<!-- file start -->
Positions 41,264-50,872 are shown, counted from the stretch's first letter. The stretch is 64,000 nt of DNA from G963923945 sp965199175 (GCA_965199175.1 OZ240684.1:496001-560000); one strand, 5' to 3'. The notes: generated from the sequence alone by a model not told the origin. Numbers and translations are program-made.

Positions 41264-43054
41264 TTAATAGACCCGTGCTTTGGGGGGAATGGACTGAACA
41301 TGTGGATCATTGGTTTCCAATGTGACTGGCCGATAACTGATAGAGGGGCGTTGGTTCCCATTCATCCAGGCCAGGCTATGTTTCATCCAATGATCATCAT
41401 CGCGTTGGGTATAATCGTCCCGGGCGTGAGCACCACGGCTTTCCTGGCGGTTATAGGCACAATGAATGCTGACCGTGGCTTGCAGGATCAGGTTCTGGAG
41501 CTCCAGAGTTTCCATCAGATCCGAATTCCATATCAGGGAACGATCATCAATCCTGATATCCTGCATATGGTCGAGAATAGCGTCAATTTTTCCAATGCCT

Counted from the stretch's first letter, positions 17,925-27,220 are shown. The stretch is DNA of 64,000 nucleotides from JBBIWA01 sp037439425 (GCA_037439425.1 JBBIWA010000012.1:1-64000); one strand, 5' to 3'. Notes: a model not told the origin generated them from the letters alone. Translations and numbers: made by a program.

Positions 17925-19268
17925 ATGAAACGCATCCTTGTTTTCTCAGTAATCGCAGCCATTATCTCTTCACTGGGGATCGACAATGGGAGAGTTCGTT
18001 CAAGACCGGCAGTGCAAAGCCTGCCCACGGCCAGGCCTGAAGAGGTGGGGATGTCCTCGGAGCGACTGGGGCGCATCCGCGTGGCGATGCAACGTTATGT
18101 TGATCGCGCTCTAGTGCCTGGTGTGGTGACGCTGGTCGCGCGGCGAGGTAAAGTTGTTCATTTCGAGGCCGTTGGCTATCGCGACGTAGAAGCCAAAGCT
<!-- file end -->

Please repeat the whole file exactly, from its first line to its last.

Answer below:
Positions 41,264-50,872 are shown, counted from the stretch's first letter. The stretch is 64,000 nt of DNA from G963923945 sp965199175 (GCA_965199175.1 OZ240684.1:496001-560000); one strand, 5' to 3'. The notes: generated from the sequence alone by a model not told the origin. Numbers and translations are program-made.

Positions 41264-43054
41264 TTAATAGACCCGTGCTTTGGGGGGAATGGACTGAACA
41301 TGTGGATCATTGGTTTCCAATGTGACTGGCCGATAACTGATAGAGGGGCGTTGGTTCCCATTCATCCAGGCCAGGCTATGTTTCATCCAATGATCATCAT
41401 CGCGTTGGGTATAATCGTCCCGGGCGTGAGCACCACGGCTTTCCTGGCGGTTATAGGCACAATGAATGCTGACCGTGGCTTGCAGGATCAGGTTCTGGAG
41501 CTCCAGAGTTTCCATCAGATCCGAATTCCATATCAGGGAACGATCATCAATCCTGATATCCTGCATATGGTCGAGAATAGCGTCAATTTTTCCAATGCCT

Counted from the stretch's first letter, positions 17,925-27,220 are shown. The stretch is DNA of 64,000 nucleotides from JBBIWA01 sp037439425 (GCA_037439425.1 JBBIWA010000012.1:1-64000); one strand, 5' to 3'. Notes: a model not told the origin generated them from the letters alone. Translations and numbers: made by a program.

Positions 17925-19268
17925 ATGAAACGCATCCTTGTTTTCTCAGTAATCGCAGCCATTATCTCTTCACTGGGGATCGACAATGGGAGAGTTCGTT
18001 CAAGACCGGCAGTGCAAAGCCTGCCCACGGCCAGGCCTGAAGAGGTGGGGATGTCCTCGGAGCGACTGGGGCGCATCCGCGTGGCGATGCAACGTTATGT
18101 TGATCGCGCTCTAGTGCCTGGTGTGGTGACGCTGGTCGCGCGGCGAGGTAAAGTTGTTCATTTCGAGGCCGTTGGCTATCGCGACGTAGAAGCCAAAGCT